IDF Fall 2008: Through the Silent Glass

The Silent Front
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A whole range of Intel solid state storage products were announced to the tech press at IDF. The targeted applications range from servers, workstations, desktops and notebooks, to netbooks and nettops, MIDs and a slew of commercial and industrial embedded products.

Why is Intel getting into the SSD business? The answer is that there is a business opportunity which Intel is well-positioned to exploit, and great potential for performance gains for any computing device that currently uses a conventional hard drive (HDD). This slide from Intel's press presentation pretty much covers it:

Over the past 12 years, CPU performance improved 175 times while HDD performance improved 1.3 times. Where's the bottleneck?

It's obvious that HDD performance is the biggest single bottleneck in PC performance, and anyone who has replaced a slow old operating system drive in their desktop with a newer faster one can attest to the difference even a small improvement can make. SSDs offer random access times that are orders of magnitudes faster than HDDs, and higher sustained throughput. Intel's claim is that they will offer the highest performance and reliability. Numerous slides and comparisons were shown to demonstrate the superior performance of these drives over both other SSDs and high performance HDDs in server, workstation and desktops. Many multimedia presentations on SSD are linked on this Intel page.

The items of greatest interest for consumers were the high performance SATA models, which are divided into two categories:

1. X25-E Extreme SATA: Latest generation native SATA interface with advanced architecture employing 10 parallel NAND Flash channels equipped with single-level cell NAND Flash memory for extreme overall performance and reliability. With powerful Native Command Queuing to enable up to 32 concurrent operations, these SSDs deliver higher input/output per second and throughput performance than other SSDs and drastically outperform traditional hard disk drives. They also feature low write amplification and a unique wear-leveling design for higher reliability, meaning they not only perform better, they last longer. 32GB and 64GB models in 2.5" form factor. The following key specs tell much:

Sustained sequential read: up to 250 MB/s; Sustained sequential write: up to 170 MB/s
Read Latency 75 microseconds
I/O Per Second (IOPS) Random 4 KB reads: >35,000 IOPS; Random 4 KB writes: >3,300 IOPS
Power Consumption Active: 2.4 W typical (server workload1); Idle (DIPM): 0.06 W typical
Operating Shock 1,000 G/0.5 ms
Life expectancy 2 Million Hours Mean Time Before Failure (MTBF)

2. X25-M and X18-M Mainstream SATA: These models appear to have the same basic technology as the X25-E Extreme, and differ mainly in slower write speed and shorter life expectancy. They come in 2.5" and 1.8" form factors, in 80GB and 160GB. Key Specs:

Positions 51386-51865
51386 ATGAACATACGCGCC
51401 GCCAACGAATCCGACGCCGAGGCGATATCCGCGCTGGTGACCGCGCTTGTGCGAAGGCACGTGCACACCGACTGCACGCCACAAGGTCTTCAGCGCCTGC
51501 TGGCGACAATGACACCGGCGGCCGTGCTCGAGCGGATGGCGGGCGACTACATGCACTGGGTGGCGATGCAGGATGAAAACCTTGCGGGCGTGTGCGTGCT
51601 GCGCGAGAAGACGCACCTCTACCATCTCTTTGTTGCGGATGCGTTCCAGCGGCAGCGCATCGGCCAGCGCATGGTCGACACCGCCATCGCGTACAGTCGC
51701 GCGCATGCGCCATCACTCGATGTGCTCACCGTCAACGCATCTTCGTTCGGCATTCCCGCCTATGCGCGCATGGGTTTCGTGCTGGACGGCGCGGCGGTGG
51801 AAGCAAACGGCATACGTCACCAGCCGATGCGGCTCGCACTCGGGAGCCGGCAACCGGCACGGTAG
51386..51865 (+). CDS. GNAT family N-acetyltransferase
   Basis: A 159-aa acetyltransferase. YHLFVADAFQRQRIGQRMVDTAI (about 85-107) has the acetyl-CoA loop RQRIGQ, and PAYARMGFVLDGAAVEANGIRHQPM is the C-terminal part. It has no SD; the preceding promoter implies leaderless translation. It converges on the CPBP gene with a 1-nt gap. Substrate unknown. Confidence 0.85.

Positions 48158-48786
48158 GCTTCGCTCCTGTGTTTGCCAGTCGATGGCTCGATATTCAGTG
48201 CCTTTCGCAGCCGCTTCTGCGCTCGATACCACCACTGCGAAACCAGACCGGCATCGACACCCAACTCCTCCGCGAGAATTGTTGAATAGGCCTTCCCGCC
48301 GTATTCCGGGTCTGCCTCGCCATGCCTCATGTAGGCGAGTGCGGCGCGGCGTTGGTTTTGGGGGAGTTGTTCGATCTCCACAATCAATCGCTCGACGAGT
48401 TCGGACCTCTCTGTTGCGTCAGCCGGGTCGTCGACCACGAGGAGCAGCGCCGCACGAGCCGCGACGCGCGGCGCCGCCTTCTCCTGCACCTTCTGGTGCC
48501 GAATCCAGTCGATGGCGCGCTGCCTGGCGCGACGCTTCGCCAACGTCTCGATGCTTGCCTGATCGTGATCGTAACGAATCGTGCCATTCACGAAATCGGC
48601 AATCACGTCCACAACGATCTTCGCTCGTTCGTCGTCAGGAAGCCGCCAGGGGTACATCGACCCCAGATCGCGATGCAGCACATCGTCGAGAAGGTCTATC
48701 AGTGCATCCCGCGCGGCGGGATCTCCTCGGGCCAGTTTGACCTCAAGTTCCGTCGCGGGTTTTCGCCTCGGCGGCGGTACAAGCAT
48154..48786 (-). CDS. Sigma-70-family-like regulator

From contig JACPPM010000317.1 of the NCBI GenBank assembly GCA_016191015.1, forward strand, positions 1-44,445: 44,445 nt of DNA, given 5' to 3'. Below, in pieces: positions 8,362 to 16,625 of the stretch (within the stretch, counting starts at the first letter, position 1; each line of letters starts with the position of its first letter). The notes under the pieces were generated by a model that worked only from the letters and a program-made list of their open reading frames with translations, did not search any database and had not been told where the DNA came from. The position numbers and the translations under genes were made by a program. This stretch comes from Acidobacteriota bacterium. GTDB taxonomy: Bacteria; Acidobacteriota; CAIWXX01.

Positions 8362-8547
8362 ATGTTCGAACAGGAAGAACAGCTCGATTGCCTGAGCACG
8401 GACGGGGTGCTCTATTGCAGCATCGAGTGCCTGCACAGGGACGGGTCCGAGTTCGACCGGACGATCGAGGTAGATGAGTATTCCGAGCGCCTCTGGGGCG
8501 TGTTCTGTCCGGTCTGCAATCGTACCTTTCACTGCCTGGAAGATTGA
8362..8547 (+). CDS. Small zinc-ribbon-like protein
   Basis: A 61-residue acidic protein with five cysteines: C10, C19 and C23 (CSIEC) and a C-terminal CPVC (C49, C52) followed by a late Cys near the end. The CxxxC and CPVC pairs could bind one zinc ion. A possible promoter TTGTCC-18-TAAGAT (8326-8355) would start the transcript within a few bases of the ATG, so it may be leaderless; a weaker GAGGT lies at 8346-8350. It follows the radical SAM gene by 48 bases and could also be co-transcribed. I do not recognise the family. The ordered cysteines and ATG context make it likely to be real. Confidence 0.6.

Read Speeds: Up to 250MB/s; Write Speeds: Up to 70MB/s
Read Latency 85 microseconds
Power consumption Active: 150mW Typical (PC workload¹); Idle (DIPM): 0.06W Typical
Operating shock 1,000G / 0.5ms
Life expectancy 1.2 million hours Mean Time Before Failure (MTBF)

Consumers have every reason to react with good cheer. The HDD has been the biggest bottleneck to PC performance for years, a source of mechanical unreliability and noise. Acceleration of SSD development and its broad adoption will be great for both low noise and high performance computing. In reality, a SSD can boost the speed of almost any functional PC to near state-of-art. The wait of 12 or 13 ms for typical data access in a 7200RPM HDD is an eternity compared to the sub-0.1ms access times of SSDs. RAM is finally cheap enough that anyone can afford to have plenty, and processor performance has been far beyond that of other components for years. The obvious, massively satisfying upgrade for almost any PC is a SSD. It has the capacity to transform every user's experience.

Intel provided press members with a non-working sample of a 1.8" SSD. A few press members opened one up immediately after the conference, presumably to snap and post photos of the innards, which consist of electronics that you can sort out only if you're in the microprocessor manufacturing business. Here's one that's still intact. (I was promised a working sample to review very soon.)

The one critical missing information about Intel SSDs was price. Price is everything.

The pricing and availability of solid state drives has been improving quite rapidly over the past 18 months, with many retail brands introducing new products at ever lower prices. Some popular brands, such as OCZ, are currently offering 64GB 2.5" SATA SSD for well under $300. This is still an order of magnitude higher per GB than any conventional hard drives, but way lower than the pricing of more serious enterprise-oriented brands which can easily run over $1,000 for a 64GB model. However, user reports on the cheaper SSDs suggest an alarming number of failures and unreliable performance. So where Intel SSD pricing falls is critical. Intel says we'll find out within a month when their SSDs begin shipping.

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